Cranioscopy

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Cranioscopy is a term created by Franz Joseph Gall (1758–1828), a German neuroanatomist and physiologist who was a pioneer in the study of the localization of mental functions in the brain, to name his technique to infer localization of function in the brain on the basis of the external anatomy of the skull or cranium. "Cranioscopy, later known as phrenology, asserts that the shape of a person's skull revealed his or her intellectual and emotional characteristics."[1] Cranioscopy is the basis of phrenology, but was later proved to be unscientific.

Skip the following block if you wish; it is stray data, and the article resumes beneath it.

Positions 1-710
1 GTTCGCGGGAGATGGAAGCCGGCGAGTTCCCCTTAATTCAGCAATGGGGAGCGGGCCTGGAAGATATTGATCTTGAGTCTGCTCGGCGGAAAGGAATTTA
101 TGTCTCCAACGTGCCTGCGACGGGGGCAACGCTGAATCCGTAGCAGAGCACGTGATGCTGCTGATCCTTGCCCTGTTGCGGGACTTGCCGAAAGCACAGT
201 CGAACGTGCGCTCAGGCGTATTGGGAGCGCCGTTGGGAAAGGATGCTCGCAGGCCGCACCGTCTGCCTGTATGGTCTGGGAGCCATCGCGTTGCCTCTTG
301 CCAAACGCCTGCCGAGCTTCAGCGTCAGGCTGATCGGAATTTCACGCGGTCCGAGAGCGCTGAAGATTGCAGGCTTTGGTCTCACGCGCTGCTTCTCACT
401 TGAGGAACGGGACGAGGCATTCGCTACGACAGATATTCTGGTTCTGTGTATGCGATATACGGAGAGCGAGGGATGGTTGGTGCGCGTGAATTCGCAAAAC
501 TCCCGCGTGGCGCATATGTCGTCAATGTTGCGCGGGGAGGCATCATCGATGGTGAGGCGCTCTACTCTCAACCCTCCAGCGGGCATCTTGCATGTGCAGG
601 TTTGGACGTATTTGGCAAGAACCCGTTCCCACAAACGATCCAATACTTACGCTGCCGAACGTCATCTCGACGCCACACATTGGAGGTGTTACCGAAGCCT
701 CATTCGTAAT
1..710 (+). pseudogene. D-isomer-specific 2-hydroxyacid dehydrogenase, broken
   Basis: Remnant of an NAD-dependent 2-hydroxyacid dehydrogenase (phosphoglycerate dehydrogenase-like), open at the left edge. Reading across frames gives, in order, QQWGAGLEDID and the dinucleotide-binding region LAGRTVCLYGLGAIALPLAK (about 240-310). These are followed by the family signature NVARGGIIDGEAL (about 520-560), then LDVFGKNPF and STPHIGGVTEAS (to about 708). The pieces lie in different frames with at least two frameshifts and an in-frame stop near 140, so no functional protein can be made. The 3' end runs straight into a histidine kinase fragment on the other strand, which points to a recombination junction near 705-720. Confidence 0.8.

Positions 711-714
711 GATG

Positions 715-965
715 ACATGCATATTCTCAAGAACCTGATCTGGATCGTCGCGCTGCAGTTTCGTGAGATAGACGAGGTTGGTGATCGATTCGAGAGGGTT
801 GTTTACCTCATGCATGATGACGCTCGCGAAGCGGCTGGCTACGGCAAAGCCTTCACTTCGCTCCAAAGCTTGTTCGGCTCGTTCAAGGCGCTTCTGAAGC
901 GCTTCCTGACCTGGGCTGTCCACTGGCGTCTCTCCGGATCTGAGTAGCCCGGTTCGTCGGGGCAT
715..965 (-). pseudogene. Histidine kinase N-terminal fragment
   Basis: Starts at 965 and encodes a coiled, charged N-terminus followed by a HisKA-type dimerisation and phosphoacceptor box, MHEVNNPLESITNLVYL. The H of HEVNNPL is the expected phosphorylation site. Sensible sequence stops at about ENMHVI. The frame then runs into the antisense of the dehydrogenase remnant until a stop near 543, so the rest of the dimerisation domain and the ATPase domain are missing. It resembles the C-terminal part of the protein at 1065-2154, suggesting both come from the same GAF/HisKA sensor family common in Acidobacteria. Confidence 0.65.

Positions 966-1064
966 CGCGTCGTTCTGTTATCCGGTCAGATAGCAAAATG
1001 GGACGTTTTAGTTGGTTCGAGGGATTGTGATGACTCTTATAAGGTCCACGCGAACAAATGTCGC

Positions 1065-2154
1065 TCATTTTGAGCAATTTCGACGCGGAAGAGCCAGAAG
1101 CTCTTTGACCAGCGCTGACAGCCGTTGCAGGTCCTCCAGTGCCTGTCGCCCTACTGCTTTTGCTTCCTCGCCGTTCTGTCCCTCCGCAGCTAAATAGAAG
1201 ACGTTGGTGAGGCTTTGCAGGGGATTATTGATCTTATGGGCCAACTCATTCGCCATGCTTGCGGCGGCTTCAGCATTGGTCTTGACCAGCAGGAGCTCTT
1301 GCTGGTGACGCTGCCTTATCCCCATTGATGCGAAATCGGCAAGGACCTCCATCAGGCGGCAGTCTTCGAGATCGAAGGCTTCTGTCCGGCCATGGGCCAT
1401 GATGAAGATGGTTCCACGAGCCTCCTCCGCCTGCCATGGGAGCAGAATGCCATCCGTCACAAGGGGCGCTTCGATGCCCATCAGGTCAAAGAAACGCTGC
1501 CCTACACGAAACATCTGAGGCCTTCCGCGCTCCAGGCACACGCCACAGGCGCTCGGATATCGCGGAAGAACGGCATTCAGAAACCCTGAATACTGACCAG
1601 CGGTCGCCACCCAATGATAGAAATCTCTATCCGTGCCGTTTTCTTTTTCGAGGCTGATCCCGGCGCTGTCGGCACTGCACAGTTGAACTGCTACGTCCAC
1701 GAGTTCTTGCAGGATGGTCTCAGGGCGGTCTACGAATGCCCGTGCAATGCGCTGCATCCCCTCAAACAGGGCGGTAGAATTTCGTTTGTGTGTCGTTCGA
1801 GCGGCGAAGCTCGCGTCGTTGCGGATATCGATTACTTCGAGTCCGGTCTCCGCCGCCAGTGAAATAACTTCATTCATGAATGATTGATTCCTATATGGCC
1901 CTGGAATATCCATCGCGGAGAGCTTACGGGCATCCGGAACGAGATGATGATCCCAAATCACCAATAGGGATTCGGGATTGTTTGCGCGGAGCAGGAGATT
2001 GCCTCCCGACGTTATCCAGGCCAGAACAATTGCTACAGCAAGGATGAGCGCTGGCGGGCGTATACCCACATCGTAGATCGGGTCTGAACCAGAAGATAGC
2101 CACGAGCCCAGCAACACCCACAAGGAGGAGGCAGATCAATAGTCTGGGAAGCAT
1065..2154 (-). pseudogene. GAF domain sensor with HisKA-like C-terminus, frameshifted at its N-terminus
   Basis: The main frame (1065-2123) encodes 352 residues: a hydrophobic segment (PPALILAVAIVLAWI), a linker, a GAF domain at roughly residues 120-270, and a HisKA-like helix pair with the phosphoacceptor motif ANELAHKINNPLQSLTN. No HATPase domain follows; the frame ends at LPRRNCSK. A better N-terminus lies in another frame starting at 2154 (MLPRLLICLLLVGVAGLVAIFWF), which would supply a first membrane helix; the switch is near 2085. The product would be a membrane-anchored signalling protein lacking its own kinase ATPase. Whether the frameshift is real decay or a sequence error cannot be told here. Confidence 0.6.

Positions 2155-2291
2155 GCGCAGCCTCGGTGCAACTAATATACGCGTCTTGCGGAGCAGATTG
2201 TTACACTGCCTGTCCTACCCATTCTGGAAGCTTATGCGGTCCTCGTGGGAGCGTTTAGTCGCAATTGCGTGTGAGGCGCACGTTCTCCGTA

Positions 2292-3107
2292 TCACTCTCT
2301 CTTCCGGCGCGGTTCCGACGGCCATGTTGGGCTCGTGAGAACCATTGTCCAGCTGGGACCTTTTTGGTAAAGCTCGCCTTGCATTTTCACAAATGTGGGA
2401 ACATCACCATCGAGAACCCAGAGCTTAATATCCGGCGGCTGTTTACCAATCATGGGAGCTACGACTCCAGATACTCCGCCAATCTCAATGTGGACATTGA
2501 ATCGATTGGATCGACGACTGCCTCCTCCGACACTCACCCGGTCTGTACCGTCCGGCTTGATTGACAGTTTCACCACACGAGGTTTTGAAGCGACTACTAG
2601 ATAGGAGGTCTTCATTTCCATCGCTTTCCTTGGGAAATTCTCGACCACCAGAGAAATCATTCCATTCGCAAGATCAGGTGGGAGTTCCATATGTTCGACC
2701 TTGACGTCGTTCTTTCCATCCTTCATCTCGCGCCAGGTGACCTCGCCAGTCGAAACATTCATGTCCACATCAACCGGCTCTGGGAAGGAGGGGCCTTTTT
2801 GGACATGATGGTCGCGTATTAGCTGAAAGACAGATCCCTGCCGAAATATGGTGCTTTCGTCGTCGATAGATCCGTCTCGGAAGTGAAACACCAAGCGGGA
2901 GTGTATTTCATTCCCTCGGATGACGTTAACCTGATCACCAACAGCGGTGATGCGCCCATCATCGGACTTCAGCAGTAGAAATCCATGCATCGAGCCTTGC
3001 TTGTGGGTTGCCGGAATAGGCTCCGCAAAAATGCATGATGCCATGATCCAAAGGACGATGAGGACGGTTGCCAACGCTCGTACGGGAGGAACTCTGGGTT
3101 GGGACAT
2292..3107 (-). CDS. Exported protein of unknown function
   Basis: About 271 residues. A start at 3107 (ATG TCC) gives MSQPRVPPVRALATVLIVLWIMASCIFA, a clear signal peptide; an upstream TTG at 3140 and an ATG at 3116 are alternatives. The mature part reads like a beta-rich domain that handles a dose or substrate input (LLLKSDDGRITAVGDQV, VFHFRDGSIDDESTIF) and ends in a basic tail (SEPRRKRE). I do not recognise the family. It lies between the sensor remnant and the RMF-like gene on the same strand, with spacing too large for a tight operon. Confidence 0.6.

References[edit]

  1. ^ Schultz, D., and Schultz, S.E. (2003) A history of modern psychology, (9th ed.) Fort Worth: Harcourt College Publishers



www.thefreedictionary.com, change proved (i.e. this knowledge proved to be to much...) but: prov·en (pro͞o′vən) v. A past tense and a past participle of prove